Performed by the Associated Glee Clubs of America and audience
Recorded March 31, 1925
This is perhaps the most significant development encountered thus far in my National Recording Registry project, but it’s also the most difficult to explain. Well, that’s never stopped me before.
On March 31, 1925, fifteen “glee clubs” (amateur male singing societies) gathered on the stage of the original Metropolitan Opera House at 1411 Broadway in Manhattan. Columbia Records was there as well. It recorded all the participants (850) singing the Christmas hymn “Adeste Fideles” — “O Come All Ye Faithful," joined in the last chorus by the 4,000-member audience.
What makes the recording so significant is that it was made electrically. Engineers had been working on this development for years; it was made feasible by Western Electric’s H.C. Harrison and Joseph P. Maxfield in 1924.
Before this, you recorded by making sound into a large horn, which funneled the sound down to a sensitive stylus that copied the vibrations into a matrix material, like wax or shellac. Once you had a good “take,” the master disc or cylinder could be replicated numerous times.
The process was crude and limited. Performers had to jam themselves around the recording horn, quiet or sibilant noises got lost, and the masters were notoriously dodgy, easily wearing away and losing their fidelity to the original sound.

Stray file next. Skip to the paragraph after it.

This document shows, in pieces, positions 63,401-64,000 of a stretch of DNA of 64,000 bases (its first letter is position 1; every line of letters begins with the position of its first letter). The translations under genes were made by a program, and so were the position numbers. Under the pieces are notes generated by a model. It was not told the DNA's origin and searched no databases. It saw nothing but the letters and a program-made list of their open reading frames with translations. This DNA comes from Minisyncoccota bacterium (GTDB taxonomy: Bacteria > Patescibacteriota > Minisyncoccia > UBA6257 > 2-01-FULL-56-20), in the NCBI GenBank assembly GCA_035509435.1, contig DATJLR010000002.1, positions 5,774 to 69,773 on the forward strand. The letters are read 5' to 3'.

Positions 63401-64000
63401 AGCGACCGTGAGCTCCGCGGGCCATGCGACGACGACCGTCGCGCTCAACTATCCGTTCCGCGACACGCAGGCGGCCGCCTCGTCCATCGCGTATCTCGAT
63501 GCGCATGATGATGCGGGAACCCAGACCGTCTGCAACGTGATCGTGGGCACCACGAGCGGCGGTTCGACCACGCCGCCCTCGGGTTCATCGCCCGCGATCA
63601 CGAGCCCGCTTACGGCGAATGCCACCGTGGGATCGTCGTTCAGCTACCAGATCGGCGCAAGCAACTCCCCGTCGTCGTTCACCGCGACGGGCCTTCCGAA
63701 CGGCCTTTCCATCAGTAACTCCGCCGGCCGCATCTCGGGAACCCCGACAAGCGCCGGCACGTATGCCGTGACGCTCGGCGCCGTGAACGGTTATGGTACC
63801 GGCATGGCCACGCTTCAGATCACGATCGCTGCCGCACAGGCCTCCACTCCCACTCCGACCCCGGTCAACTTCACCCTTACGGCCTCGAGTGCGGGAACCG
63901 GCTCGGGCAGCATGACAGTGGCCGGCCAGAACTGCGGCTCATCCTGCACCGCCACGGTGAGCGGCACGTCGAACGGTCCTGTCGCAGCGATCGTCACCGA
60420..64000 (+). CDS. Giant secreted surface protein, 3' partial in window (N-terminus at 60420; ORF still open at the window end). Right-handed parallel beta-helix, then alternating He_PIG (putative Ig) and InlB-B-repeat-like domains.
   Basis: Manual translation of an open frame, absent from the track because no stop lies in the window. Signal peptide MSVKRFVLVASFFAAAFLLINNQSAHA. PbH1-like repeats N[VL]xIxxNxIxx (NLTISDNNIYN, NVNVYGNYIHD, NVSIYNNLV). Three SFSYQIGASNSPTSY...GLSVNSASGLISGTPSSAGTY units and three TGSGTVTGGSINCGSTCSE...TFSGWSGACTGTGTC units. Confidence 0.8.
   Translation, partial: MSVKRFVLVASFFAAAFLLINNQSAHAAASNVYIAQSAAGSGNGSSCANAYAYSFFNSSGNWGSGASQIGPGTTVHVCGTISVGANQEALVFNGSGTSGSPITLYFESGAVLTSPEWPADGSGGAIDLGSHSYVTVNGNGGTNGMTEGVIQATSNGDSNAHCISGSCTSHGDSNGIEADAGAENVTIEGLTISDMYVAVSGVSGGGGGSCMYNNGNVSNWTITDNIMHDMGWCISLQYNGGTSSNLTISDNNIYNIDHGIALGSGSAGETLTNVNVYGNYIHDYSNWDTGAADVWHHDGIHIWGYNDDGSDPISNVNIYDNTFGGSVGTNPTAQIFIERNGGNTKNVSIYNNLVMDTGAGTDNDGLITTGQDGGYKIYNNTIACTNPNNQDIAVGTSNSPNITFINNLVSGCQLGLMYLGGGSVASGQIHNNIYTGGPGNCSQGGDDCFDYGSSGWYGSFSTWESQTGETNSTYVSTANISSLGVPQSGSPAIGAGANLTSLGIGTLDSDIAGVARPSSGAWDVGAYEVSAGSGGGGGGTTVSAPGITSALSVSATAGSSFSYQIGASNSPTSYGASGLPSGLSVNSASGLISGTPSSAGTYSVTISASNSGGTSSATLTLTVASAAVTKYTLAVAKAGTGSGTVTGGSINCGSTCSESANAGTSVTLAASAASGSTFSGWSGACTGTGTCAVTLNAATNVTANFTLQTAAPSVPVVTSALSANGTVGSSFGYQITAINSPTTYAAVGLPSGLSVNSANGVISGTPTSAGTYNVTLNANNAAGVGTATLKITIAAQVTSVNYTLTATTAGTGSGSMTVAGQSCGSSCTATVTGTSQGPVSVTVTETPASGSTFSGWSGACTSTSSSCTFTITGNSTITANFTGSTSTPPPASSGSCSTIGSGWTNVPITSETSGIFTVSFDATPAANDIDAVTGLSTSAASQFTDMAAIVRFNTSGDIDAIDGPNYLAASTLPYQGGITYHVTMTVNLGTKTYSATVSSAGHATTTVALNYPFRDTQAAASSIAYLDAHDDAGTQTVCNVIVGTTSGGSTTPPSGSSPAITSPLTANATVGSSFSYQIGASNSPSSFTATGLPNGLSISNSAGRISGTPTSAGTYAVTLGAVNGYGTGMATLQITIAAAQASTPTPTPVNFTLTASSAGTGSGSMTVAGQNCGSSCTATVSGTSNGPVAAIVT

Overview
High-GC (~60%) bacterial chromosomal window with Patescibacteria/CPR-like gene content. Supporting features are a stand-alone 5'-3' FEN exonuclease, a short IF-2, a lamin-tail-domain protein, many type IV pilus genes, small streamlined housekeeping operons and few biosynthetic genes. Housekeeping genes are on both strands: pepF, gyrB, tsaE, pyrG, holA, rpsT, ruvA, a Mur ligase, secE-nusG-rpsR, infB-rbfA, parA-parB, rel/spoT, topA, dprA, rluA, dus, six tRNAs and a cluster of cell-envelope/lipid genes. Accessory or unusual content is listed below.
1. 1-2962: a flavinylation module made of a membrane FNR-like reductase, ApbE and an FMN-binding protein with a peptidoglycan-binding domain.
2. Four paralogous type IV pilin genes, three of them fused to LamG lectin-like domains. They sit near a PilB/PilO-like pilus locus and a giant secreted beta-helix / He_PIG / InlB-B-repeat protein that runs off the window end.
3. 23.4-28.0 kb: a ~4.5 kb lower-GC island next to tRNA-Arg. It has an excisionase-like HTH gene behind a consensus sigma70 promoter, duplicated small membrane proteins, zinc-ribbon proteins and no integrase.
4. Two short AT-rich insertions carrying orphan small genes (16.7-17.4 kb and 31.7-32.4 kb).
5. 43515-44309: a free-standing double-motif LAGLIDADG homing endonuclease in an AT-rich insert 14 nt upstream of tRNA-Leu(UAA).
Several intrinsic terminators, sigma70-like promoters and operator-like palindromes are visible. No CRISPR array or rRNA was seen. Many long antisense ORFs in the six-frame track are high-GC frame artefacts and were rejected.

Electrical recording changed all that. A microphone, or even multiple microphones, captured the sound, translating it into infinitely more detailed electrical impulses on the receiving disc. I can best explain it through analogy. Acoustic recording was like writing with a broom handle in a bank of snow. Electrical recording was like fine etching on glass.
The difference in quality is easy to distinguish. Listen to “Adeste Fideles” again. There are hundreds, then thousands, of voices singing, and on an acoustic recording this mass of sound would have “blown out” the receiver and come across as just so much noise. The electrical process allows the reception of a wider bandwidth of volume — and of tone as well. The range of frequencies captured widened considerably. The vocal parts are clearly delineated in the recording, despite the size of the chorus.
The result is a new richness and subtlety in recorded music, one that change how music was made. Those who could exploit its new-found intimacy and range would become its new stars.
The National Recording Registry Project tracks one writer’s expedition through all the recordings in the National Recording Registry in chronological order. Up next: the Charleston.
Repeated Takes: A Short History of Recording and Its Effects on Music
The History of Music Production
Richard James Burgess
Oxford University Press
The Art of Sound: A Visual History for Audiophiles
Thames & Hudson
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